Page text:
In 2015 I went through this process. I used to do a lot of Java development and primarily used Eclipse. In late 2014 I picked up several projects and not a single one of them required Java. I loaded the needed plugins into Eclipse and kept going. But in the summer of 2015 I started looking for a replacement code editor. I looked at everything I could find both free and paid. I availed myself of every trial of any editor out there.
In the fall of 2015 I settled on PhpStorm and took advantage of a special offer they had at the time for a three year license. I soon settled into a very smooth workflow in PhpStorm and I didn’t give much thought to other editors out there. Now, three years later it’s time to either confirm my choice of PhpStorm or to choose a better option.
I’m not dissatisfied with PhpStorm and some would call me crazy for spending time fixing a problem that doesn’t appear to exist. But technology changes fast and vendors leapfrog each other. I’d hate to doggedly stick with PhpStorm if there is something out there providing improved efficiency. As a consultant, even a modest improvement in efficiency or improved workflow can result in a significant addition to the bottom line.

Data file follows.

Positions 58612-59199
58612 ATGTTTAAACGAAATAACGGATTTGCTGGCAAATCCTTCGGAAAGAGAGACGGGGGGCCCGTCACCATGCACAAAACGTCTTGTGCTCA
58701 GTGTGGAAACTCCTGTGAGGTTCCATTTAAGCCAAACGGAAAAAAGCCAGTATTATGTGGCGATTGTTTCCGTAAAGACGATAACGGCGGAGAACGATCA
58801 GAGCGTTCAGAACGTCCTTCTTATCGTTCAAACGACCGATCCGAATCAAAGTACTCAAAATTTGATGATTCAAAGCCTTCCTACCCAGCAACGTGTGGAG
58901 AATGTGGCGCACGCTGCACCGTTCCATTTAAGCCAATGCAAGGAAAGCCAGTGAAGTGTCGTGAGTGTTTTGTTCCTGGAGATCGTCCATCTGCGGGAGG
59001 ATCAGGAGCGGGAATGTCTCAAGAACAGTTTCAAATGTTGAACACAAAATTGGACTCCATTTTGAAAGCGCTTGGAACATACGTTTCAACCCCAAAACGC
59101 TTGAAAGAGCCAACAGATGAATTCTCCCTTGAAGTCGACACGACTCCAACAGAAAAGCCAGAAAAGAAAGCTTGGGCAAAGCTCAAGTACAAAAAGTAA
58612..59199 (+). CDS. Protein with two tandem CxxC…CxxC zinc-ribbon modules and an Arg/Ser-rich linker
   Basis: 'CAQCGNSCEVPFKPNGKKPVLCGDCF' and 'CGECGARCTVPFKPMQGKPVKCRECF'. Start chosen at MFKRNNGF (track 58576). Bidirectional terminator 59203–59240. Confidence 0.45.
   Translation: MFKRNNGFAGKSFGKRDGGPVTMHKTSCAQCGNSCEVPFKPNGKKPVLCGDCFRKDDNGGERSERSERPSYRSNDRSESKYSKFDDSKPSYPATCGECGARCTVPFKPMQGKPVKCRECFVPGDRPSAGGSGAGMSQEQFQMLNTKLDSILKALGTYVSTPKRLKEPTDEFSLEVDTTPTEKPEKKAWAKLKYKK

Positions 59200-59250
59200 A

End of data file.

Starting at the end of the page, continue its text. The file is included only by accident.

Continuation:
Over the next few weeks I will evaluate Eclipse, Netbeans, Sublime, Atom and any other editor I can find including Microsoft’s cross platform editor. My process is pretty simple. I will load each editor in turn and use it for at least week. I don’t expect to become an intimate expert with any of them. What I am trying to understand is how easy each is to setup and use and how they support or hinder my workflow.
This is the same process I went through three years ago and it served me well then so I expect it will do the same now. If you have a suggestion for a code editor, please share it in the comments section below.